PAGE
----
While many area residents were out enjoying the last day of the county fair, a heritage celebration was underway up north in Wilson. The annual After Harvest Czech Festival offers a wide range of activities sure to appeal to everyone, whether you have Czech heritage or not. The two-day celebration, like the Pratt County Fair, […]

While many area residents were out enjoying the last day of the county fair, a heritage celebration was underway up north in Wilson.
The annual After Harvest Czech Festival offers a wide range of activities sure to appeal to everyone, whether you have Czech heritage or not.
The two-day celebration, like the Pratt County Fair, concluded last Saturday.
The 2019 version of the festival had a theme of family, friends, and cheers and featured special guests the Prague Folk Dancers, who hail from the small town of the same name in Oklahoma. The dancers performed five times over the course of the two-day festival, and it was the first time the group had done so outside of the Sooner State.
Our festival began early Saturday morning with the Czech Walk/Run, where we completed a two mile walk and added one more to our collection of T-shirts from the event.
For most visitors, the festival begins with the parade, which this year featured a welcome from Wilson mayor, Larry Ptacek (a distant relative of mine) and greetings from Sharon Valasek, honorary counsel to the Czech Republic out of the Kansas City area. Also, two local residents sung and played, on guitar, the national anthem of the Czech Republic, 'Where is my home?' in both Czech and English.
If you have a hankering for traditional food, there are two options available, including a Czech meal at the Senior Center on Friday night and the traditional Czech food buffet at St. Wenceslaus Parish Hall, which we never miss. The dumplings, over which you may pour dill gravy, are always a highlight for me. Those Catholic ladies really know how to cook them. Of course, there are many other options for meals across Wilson.
You may want to visit the Wilson Heritage Museum, which just opened last year after the former museum, located in the opera house, burnt down in 2009. This year the museum featured a very interesting traveling exhibit from the National Czech and Slovak Museum and Library entitled 'Leaving Czechoslovakia.'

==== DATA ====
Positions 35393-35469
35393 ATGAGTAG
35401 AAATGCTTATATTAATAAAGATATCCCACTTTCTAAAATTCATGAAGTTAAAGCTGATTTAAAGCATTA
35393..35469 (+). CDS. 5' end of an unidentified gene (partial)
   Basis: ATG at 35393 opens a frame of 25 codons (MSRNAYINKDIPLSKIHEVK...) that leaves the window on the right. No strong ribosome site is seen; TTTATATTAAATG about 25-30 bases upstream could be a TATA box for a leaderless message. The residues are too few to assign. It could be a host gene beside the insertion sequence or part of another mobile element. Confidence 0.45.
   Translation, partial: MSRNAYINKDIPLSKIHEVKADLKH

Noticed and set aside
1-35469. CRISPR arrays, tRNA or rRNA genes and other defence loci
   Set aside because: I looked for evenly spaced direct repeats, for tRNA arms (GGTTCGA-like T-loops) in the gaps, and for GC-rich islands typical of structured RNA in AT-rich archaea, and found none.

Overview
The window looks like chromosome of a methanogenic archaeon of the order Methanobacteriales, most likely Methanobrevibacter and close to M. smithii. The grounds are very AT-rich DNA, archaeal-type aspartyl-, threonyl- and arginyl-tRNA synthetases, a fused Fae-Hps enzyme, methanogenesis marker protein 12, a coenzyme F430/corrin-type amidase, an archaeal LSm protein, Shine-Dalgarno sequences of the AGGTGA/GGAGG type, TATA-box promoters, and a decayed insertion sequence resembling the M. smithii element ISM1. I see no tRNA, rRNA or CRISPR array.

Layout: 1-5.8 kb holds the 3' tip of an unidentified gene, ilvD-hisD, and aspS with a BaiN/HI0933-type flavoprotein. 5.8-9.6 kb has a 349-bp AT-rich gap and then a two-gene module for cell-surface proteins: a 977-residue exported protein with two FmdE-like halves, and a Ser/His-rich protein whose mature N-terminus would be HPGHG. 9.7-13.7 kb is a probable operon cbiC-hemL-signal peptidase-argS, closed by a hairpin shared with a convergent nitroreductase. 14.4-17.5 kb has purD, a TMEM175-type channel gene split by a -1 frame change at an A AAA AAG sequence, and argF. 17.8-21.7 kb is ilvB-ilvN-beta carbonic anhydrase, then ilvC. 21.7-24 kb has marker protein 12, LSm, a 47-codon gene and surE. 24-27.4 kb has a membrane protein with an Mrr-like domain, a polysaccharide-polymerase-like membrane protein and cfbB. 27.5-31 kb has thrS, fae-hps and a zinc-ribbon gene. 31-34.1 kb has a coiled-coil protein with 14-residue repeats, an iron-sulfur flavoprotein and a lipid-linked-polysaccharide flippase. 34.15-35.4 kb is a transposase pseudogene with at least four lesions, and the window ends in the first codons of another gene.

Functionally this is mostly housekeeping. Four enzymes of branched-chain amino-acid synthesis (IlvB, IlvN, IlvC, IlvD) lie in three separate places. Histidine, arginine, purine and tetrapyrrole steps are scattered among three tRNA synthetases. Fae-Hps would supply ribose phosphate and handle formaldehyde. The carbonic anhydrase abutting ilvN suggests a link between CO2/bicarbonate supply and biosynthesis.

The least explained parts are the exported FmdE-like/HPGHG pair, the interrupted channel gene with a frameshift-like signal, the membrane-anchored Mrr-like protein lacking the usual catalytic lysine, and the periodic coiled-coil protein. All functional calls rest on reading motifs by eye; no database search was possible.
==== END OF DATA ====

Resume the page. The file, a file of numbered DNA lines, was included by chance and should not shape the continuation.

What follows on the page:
Our festival experience typically ends with the Miss Kansas Czech-Slovak Queen Pageant, which emphasizes the Czech or Slovak heritage of the contestants. If you have the time, you may want to stay for the polka mass or opt for polka music played throughout the day and nightly.
This year, we added a trip into nearby Lincoln County. I recently discovered a plat map which showed the locations of three 160-acres sections of land owned by Frank Felcman in the far southwest corner of Lincoln County. Frank was my great-grandfather's uncle, and it was on this land that my great-grandfather, Josef Vondracek, lived for about 8 years after he had immigrated to America from Bohemia, which was then part of the Austro-Hungarian Empire. We found that land and also made contact with a longtime resident of the area, Paul Winckler, who today owns some of that same Felcman land.
So, if your harvest is all done, and you want to have a little fun and perhaps also explore your Czech heritage, then check out the Wilson After Harvest Czech Festival on July 24-25, 2020.
Next year will mark 60 years of the festival's existence.